Antony Gibbs, a British-born film editor who cut dozens of pictures, including such ’60s classics as “Tom Jones” as well as “Fiddler on the Roof,” “Rollerball,” “Dune” and “Ronin,” died February 26. He was 90.
The Guild of British Film and Television Editors reported his death on Facebook.
Gibbs was nominated for four of the American Cinema Editors’ Eddie Awards, including for “Tom Jones” in 1964 and “Fiddler on the Roof” in 1972. He won Eddies in 1998 for his work on John Frankenheimer’s TNT miniseries “George Wallace,” starring Gary Sinise, and in 2002 for his editing of Mark Rydell’s TNT TV movie “James Dean,” starring James Franco (a film for which he also picked up an Emmy nomination). Also in 2002, he received an ACE career achievement award.
The ACE said of Gibbs in 2002: “With ‘Reindeer Games’ he continued his successful collaboration with John Frankenheimer, but his friend director Mark Rydell allowed Tony to accomplish something nobody has ever done in the A.C.E. annals; with his edit of ‘James Dean,’ a MOW for TNT, he is the only editor ever to be nominated for an A.C.E. Eddie Award and chosen to be an A.C.E. Career Achievement Award recipient in the same year. Absolutely deserving for an editor whose career startled us with his editorial innovations in the British New Wave and still amazes us with his ability to stay ahead of the crowd by infusing editing with new ideas.”
Gibbs received the first of his two Emmy nominations for Rydell’s 1996 HBO TV movie “Crime of the Century,” about the Lindbergh kidnapping case.
Gibbs began his editing career in the mid-1950s, working at first as an assistant to Ralph Kemplen and to Alan Osbiston; through these editors, Gibbs became involved from the beginning in the “New Wave” of British filmmaking of the early 1960s. Osbiston (with Gibbs’ assistance) edited “The Entertainer” (1960), starring Laurence Olivier and directed by Tony Richardson, one of the key British New Wave directors.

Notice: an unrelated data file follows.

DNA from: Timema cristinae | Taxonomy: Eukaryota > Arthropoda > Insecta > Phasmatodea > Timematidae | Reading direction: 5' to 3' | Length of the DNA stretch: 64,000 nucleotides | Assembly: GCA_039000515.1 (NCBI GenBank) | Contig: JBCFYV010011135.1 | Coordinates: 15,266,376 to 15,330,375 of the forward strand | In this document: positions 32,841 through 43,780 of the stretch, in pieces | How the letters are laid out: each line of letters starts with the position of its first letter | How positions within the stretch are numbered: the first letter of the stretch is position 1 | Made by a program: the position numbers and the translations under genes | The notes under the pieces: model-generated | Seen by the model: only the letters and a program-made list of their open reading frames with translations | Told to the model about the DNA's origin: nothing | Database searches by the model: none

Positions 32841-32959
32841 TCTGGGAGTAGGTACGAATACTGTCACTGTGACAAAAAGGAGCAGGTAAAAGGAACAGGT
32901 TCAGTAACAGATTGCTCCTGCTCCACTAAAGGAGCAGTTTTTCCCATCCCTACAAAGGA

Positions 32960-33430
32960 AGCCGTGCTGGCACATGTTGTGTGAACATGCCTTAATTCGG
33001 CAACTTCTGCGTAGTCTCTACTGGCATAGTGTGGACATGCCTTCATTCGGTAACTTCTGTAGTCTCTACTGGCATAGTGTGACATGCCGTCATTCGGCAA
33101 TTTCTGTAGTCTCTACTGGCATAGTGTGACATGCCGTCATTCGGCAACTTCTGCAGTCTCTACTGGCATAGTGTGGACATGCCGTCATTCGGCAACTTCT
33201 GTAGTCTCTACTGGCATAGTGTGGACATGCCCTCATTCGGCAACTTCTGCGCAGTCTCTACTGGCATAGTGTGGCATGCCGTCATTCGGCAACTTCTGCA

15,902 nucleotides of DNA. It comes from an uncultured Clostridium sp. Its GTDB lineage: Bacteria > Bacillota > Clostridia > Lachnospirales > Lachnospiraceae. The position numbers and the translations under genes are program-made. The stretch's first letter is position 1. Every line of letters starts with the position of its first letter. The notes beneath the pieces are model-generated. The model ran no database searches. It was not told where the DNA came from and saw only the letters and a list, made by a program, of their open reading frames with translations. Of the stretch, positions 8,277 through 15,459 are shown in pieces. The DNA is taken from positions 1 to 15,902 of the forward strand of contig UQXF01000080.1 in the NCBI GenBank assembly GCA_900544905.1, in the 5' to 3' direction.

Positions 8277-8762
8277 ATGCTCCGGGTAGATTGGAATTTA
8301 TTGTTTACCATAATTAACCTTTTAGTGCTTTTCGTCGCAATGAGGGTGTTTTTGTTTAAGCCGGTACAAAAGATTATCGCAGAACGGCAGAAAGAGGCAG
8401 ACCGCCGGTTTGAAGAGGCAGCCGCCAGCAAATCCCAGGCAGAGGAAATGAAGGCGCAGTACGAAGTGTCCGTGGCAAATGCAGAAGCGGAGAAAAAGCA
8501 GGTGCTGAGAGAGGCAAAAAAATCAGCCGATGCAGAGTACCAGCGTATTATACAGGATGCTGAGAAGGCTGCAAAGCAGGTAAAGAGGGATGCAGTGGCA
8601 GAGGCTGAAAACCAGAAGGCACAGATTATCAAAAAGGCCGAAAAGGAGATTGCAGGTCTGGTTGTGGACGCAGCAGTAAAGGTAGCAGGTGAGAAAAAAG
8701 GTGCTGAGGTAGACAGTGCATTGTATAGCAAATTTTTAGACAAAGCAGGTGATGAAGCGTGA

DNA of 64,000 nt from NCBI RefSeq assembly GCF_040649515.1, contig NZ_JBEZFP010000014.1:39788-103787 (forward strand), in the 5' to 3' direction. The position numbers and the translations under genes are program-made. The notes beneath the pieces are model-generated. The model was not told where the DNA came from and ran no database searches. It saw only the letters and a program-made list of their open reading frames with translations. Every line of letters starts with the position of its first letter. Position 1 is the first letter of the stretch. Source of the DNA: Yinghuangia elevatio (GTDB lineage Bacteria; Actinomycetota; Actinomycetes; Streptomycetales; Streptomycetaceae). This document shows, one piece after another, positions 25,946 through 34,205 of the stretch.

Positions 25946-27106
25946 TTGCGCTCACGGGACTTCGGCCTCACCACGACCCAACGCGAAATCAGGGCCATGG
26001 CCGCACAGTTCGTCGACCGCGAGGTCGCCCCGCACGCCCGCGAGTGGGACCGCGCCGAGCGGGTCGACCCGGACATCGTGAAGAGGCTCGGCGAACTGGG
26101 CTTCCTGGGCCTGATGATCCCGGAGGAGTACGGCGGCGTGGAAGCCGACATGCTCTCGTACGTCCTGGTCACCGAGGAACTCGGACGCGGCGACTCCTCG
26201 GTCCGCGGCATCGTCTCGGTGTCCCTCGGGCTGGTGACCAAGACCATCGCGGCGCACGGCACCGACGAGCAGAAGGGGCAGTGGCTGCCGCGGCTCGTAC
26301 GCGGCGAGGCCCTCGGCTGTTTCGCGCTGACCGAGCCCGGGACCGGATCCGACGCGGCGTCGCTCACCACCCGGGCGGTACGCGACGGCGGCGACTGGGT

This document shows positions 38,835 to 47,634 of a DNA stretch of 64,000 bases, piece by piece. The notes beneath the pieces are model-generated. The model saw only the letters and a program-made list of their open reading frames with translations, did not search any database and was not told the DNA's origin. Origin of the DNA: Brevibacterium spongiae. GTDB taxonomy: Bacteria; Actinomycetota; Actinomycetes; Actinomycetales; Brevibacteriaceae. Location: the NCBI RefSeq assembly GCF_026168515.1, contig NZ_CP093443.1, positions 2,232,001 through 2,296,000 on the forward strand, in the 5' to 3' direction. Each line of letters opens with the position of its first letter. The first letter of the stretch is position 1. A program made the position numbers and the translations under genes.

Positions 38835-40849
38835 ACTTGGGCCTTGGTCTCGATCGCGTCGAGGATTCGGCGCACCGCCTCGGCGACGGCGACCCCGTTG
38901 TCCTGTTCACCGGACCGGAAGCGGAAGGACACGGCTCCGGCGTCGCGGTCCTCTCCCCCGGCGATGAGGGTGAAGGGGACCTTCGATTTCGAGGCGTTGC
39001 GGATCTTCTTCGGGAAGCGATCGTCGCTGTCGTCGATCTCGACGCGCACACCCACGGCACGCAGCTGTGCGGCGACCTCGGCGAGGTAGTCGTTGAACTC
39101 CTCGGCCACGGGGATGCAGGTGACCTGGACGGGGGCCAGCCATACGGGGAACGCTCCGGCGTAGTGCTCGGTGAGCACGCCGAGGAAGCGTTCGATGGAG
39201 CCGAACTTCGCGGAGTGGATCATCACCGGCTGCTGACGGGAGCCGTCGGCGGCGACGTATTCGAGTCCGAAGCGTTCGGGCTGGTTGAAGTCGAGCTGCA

Gibbs was principal editor for “A Taste of Honey” (1961), “The Loneliness of the Long Distance Runner” (1962) and “Tom Jones” (1963), all directed by Richardson, as well as Richard Lester’s “The Knack …and How to Get It” (1965) and “Petulia” — all classics of 1960s filmmaking. On Richardson’s 1965 cult classic “The Loved One,” which was produced in Hollywood, Gibbs served as supervising editor.
Gibbs edited 1970’s “Performance,” starring James Fox and Mick Jagger and directed by Donald Cammell and Nicolas Roeg, and Roeg’s Australia-shot “Walkabout,” and around this time relocated to Hollywood, where he began with a very high-profile assignment, editing Jewison’s “Fiddler on the Roof.”
In addition to “George Wallace,” Gibbs worked with director Frankenheimer on 1998 action film “Ronin” and 2000’s “Reindeer Games.”
Gibbs also had a long association with director Norman Jewison beginning with “Fiddler on the Roof” and continuing with musical adaptation “Jesus Christ Superstar” (1973); futuristic sports actioner “Rollerball” (1975); union story “F.I.S.T.” (1978), starring Sylvester Stallone; mercenaries-in-Africa story “The Dogs of War” (1980), starring Christopher Walken; “Agnes of God” (1985), starring Jane Fonda and Meg Tilly; and “In Country” (1989), starring Bruce Willis as a troubled Vietnam veteran.
During the 1970s Gibbs edited films including “The Sailor Who Fell From Grace With the Sea” (1976) and Richard Attenborough’s World War II epic “A Bridge Too Far” (1977). In the 1980s his credits included Sean Penn prison drama “Bad Boys” (1983), David Lynch’s controversial adaptation of Frank Herbert’s “Dune” and the more intimate films “Stealing Home,” starring Jodie Foster and Mark Harmon, and the Kentucky-set “In Country.”
In the 1990s Gibbs edited films including the Mel Gibson-directed “The Man Without a Face” (1993), also starring Gibson; “Don Juan DeMarco” (1994) with Johnny Depp, Marlon Brando and Faye Dunaway; and Frankenheimer’s “Ronin.”
Gibbs retired after working on “James Dean” in 2001.
“The generation of American editors of which Dede Allen is a part has given considerable credit for the inspiration of their work to Antony Gibbs, the English editor of films directed by, amongst others, Tony Richardson, Nicholas Roeg, and Richard Lester,” writes Roger Crittenden in his 1995 book “Film and Video Editing.” “There is a daring and energetic quality to Tony Gibbs’ work, especially in some sequences of ‘The Loneliness of the Long Distance Runner,’ ‘Tom Jones,’ ‘The Knack,’ and ‘Performance,’ which must have given a shot of adrenaline to aspiring editors on both sides of the Atlantic at the time. Dede ascribes her work on ‘Bonnie and Clyde’ directly to the influence of Tony Gibbs.”
Gibbs is survived by his wife, Sherrye; six children; 14 grandchildren; and two great-grandchildren.